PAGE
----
This growth is vividly illustrated by the activities of universities in the UK. According to a 2016 report by Universities UK and the British Council, 52 per cent of all international students who are enrolled in a UK qualification awarding programme take some or all of their programme through IPPM provision.

In terms of IPPM host countries, a similar increase in IPPM enrolments is happening. For instance, in Mauritius, approximately 43 per cent of all local students are enrolled in some type of IPPM.

Meanwhile, in Malaysia, Singapore, Hong Kong and Botswana 20 to 30 per cent of all local students are enrolled in IPPM courses.

This is a significant shift in higher education as provision begins to move to the student as opposed to students moving for their education. The impact of this shift is significant with the potential to have a positive impact on host countries. But there can be negative outcomes and implications as well.   

What is currently lacking is extensive research on the assessment of the quality of IPPM education, and the ability of these forms of education to provide future job and education opportunities to graduates. This is where Knight, rightfully, calls for more research on IPPM with more systematic data collection, policy analysis and scholarly and capacity building. 

However, research in and of itself is not enough. Research and analysis needs to critically assess the quality of the education being provided, the reciprocity afforded through IPPM initiatives along with issues of mutuality and sustainability – all extremely critical in ensuring that IPPM does not simply represent new forms of imperialism or educational colonialism.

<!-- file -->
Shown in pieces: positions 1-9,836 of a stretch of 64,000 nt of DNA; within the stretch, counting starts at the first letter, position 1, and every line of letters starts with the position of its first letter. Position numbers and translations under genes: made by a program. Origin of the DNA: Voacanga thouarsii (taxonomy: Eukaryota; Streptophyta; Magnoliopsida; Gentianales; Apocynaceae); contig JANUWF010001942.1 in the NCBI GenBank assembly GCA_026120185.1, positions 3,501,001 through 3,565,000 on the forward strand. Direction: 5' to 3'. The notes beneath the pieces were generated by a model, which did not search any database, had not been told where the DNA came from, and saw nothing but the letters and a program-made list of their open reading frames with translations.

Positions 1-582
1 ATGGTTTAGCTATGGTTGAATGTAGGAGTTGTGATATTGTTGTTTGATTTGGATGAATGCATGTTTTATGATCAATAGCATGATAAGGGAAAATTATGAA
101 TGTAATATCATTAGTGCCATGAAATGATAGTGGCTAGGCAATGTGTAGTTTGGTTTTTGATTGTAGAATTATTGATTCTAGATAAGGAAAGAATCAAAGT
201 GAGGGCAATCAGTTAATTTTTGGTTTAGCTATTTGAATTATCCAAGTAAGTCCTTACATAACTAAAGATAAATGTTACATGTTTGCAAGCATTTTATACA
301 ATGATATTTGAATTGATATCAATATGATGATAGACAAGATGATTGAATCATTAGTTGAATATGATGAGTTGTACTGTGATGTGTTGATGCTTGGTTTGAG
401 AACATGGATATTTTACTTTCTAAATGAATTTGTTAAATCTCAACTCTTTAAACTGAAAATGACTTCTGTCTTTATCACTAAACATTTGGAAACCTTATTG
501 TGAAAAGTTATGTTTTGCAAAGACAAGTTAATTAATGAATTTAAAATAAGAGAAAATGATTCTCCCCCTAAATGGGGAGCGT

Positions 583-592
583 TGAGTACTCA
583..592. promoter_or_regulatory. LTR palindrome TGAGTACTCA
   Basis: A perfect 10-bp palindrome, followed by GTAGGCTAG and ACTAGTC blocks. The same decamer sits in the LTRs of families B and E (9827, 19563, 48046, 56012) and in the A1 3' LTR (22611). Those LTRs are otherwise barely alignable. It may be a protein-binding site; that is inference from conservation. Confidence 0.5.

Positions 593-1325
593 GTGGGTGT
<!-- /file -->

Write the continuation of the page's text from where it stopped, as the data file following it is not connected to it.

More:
However, with so much emphasis on student mobility one wonders how to move the dialogue and emphasis away from the movement of students to one that is both inclusive and reflective of what is happening more broadly across the internationalisation of higher education.

Essential to shifting the dialogue away from student and staff mobility is inclusion of perspectives from Africa, Asia and Latin America – places where IPPM is gaining momentum as these regions seek to increase local capacity to meet increasing demands for high quality education.

At the SSFHIE2019, for instance, keynotes from Chika T Sehoole from the University of Pretoria and Ka Ho Mok of Lingnan University in Hong Kong provided alternative perspectives to a field predominantly focused on the movement of students.

When considering sustainable futures in the internationalisation of higher education, the mobility of programmes and providers presents new and innovative approaches to meet local demands. It presents an approach with the potential to be reciprocal, providing quality education inclusive of local voices.

Diane Simpson is pursuing a PhD in higher education and comparative, international and development education from the University of Toronto.